How to get refusing hoa to fix damage

UPDATED: Oct 1, 2022

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How to get refusing hoa to fix damage

I live take care of my 91 year old grandma. We live in FL and after the hurricane 2 years ago the president of the HOA said to me that they didn’t repair her roof or replace damaged insulation caused by hurricane water damage. When I moved in a year ago I found out the roof was leaking,when I asked the president and the property manager they both agreed it was a common area and that the leaking roof caused the damage. I also paid for a mold test and it came back positive for mold, I also told them about it and now they are saying they aren’t fixing anything and that I should get a lawyer. I opened a claim under my grandma’s insurance but they will only cover the mold damage. How can I force the HOA to take care of its own problem?

Asked on August 6, 2018 under Real Estate Law, Florida


SJZ, Member, New York Bar / FreeAdvice Contributing Attorney

Answered 4 years ago | Contributor

If, as is common, the HOA is responsible for the repair of common areas (like roofs), you can force them to fix it--but only by a lawsuit, in which you will sue them for violating the terms of the documents/agreements governing the property and also for negligence (carelessless). You can also sue them for any costs or losses  (e.g. repair costs) you can prove you incurred due to their failure to honor their obligations, but will need a contractor or contractors to testify in court (and you will have to pay them for their time) to testfy as to how, in their expert opinion, the damaged was caused by the ongoing roof leak (they are not responsible for the initial hurrican water damage, which was outside their control; they are only liable for damage resulting from their failure to do required maintenance). You will also have to show that they had notice or warning of the leak and so were aware they had to fix it, but failed to do so.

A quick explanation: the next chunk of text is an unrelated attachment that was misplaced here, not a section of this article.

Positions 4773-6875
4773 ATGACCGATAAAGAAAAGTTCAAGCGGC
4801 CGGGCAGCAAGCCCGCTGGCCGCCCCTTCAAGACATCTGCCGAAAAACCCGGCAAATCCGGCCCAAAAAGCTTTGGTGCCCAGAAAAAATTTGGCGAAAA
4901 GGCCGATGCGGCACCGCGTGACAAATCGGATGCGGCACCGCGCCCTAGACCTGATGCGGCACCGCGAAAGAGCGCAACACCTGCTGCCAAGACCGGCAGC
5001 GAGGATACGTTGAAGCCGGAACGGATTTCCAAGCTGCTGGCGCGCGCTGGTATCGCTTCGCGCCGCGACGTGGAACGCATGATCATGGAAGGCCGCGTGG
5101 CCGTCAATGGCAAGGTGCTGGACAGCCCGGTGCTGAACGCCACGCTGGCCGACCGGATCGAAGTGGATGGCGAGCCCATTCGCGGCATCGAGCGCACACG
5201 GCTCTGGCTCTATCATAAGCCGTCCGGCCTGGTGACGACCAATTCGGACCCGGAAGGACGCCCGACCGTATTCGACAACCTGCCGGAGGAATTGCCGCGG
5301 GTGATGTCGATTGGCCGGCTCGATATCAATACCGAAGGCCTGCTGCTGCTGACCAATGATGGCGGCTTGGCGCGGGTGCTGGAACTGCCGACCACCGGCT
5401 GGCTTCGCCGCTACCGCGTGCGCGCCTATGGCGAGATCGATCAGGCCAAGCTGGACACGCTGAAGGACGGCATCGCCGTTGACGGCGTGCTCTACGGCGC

You will have to hire a lawyer to do this--to find one you can afford--if the condo is in her  name only (i.e. you are not on the title), because a nonlawyer cannot bring a lawsuit for  another nonlawyer; only an attorney can. Without a lawyer, your 91-year-old grandmother would have to file and present her own lawsuit.

IMPORTANT NOTICE: The Answer(s) provided above are for general information only. The attorney providing the answer was not serving as the attorney for the person submitting the question or in any attorney-client relationship with such person. Laws may vary from state to state, and sometimes change. Tiny variations in the facts, or a fact not set forth in a question, often can change a legal outcome or an attorney's conclusion. Although has verified the attorney was admitted to practice law in at least one jurisdiction, he or she may not be authorized to practice law in the jurisdiction referred to in the question, nor is he or she necessarily experienced in the area of the law involved. Unlike the information in the Answer(s) above, upon which you should NOT rely, for personal advice you can rely upon we suggest you retain an attorney to represent you.

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